Let’s be honest: “The meaning of life is happiness, and happiness is thinking real hard” does not make for a great motivational poster.

On the way to this, he argues that pleasure and other things are not the goals of happiness. My translation has issues of course. Based on the arguments of the Nicomachean Ethics, I have translated ἐνέργεια (energeia) as “intentional action”); as with most translations of Aristotle, we also have the challenge of aretê which here is “virtue” but can also be translated as “excellence”.

Even in English the difference between the two can be daunting: one seems innate (especially from a Christian perspective) while the other seems achieved (which would be temporary). In Aristotle, the notion of “intentional activity in accordance with virtue” is, I think, about pursuing a line of action that is guided by an externally extant ideal. For this reason, I have tried to emphasize process over product in this translation, which, I think, is part of the point of the Nicomachean Ethics.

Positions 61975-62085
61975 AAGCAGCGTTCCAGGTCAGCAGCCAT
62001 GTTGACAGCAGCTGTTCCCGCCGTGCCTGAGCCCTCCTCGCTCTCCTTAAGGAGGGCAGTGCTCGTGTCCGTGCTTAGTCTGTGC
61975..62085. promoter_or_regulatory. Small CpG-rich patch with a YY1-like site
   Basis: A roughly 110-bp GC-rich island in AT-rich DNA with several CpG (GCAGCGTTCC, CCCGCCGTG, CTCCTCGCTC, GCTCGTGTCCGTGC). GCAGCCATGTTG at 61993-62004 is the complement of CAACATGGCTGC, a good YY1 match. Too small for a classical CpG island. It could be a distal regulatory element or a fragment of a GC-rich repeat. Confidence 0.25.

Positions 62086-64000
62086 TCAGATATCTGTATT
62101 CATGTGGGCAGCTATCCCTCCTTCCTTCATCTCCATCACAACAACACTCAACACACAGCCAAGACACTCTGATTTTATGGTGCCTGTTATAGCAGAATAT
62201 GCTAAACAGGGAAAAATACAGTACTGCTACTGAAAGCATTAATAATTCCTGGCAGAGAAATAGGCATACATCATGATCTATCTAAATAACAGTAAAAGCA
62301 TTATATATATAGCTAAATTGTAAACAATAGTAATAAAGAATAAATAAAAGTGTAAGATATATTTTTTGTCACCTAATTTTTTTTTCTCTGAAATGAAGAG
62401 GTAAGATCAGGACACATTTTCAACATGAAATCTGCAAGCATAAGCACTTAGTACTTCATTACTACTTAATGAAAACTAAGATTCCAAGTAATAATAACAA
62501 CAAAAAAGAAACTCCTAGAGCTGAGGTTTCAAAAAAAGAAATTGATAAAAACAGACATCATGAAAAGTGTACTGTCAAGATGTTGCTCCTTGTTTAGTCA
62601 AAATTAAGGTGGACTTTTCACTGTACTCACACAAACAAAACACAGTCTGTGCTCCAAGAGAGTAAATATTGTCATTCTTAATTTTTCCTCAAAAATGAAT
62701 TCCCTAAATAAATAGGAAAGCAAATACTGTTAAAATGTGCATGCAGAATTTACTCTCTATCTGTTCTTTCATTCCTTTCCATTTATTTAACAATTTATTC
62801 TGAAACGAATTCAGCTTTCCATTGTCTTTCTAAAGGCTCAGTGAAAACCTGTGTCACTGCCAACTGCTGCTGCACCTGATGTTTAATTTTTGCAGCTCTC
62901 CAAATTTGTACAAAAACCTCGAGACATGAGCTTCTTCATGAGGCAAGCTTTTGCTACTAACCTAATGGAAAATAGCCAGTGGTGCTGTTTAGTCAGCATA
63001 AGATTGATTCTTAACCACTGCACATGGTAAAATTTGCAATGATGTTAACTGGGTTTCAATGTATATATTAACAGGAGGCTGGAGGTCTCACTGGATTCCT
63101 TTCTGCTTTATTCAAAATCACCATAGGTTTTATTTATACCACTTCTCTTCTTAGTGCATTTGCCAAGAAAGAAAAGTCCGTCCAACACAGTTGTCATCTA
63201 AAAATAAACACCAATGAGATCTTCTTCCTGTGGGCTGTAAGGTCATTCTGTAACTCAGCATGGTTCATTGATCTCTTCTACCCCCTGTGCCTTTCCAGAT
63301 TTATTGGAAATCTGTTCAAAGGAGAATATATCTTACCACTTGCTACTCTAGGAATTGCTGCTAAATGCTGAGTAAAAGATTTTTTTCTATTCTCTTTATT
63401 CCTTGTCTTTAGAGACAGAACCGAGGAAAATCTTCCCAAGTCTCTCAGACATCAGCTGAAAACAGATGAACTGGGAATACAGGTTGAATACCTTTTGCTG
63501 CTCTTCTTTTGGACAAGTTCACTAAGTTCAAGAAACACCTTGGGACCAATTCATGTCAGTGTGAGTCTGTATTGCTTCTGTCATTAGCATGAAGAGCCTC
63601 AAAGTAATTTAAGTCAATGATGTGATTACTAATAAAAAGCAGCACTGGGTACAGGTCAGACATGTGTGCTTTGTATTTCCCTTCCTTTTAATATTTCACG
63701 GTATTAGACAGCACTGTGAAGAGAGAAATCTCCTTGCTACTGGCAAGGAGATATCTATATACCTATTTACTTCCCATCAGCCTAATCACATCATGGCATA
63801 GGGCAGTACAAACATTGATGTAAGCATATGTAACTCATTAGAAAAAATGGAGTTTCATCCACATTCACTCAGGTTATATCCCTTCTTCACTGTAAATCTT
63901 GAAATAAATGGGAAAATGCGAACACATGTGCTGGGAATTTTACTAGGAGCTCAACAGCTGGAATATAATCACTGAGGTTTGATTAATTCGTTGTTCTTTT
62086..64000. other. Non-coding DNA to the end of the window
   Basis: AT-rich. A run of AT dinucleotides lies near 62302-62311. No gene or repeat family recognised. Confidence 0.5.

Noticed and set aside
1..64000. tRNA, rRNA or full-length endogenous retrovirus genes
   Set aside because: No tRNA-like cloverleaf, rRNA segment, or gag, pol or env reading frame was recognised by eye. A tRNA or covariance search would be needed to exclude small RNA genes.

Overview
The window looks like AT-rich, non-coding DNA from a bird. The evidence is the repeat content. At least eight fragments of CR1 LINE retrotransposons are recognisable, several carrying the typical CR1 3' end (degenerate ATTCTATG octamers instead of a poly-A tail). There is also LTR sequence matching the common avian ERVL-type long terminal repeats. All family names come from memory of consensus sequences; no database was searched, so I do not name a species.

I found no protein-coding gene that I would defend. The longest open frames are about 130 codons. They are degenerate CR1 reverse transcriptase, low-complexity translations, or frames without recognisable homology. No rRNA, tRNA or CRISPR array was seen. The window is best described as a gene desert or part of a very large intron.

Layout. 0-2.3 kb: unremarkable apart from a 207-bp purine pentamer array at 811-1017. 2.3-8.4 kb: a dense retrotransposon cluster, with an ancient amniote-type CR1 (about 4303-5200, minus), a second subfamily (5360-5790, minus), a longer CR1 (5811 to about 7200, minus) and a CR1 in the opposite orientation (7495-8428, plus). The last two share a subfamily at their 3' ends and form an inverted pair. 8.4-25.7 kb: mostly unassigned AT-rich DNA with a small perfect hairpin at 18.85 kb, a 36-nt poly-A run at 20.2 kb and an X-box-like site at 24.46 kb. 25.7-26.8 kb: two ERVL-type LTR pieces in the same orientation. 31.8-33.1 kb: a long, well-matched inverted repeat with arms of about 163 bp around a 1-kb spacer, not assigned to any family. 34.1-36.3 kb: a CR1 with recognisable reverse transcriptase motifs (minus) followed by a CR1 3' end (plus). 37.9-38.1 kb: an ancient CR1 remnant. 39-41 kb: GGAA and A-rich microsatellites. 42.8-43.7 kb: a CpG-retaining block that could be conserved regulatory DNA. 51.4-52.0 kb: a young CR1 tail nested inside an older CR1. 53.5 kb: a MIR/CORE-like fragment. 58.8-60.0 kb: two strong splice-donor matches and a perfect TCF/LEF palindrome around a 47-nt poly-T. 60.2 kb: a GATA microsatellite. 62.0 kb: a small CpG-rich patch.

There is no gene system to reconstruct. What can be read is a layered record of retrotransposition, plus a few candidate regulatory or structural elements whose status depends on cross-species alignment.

In an earlier post, I created an already problematic rating system for fake quotes. (Yes, most quotes don’t fit easily into one category; the point of the struct categorization is to make us think about the nature of each quotation anew.)

Here it is again. I think this one is a Cylon-Helen.

    1. The Real Deal: A quotation from an ancient text which is extant.
    2. Aegis Real: Like the head of the Gorgon Medusa, these quotations have been decontextualized and passed down embedded in some other ancient author. They have been attributed to the same author for a long time, but who really knows.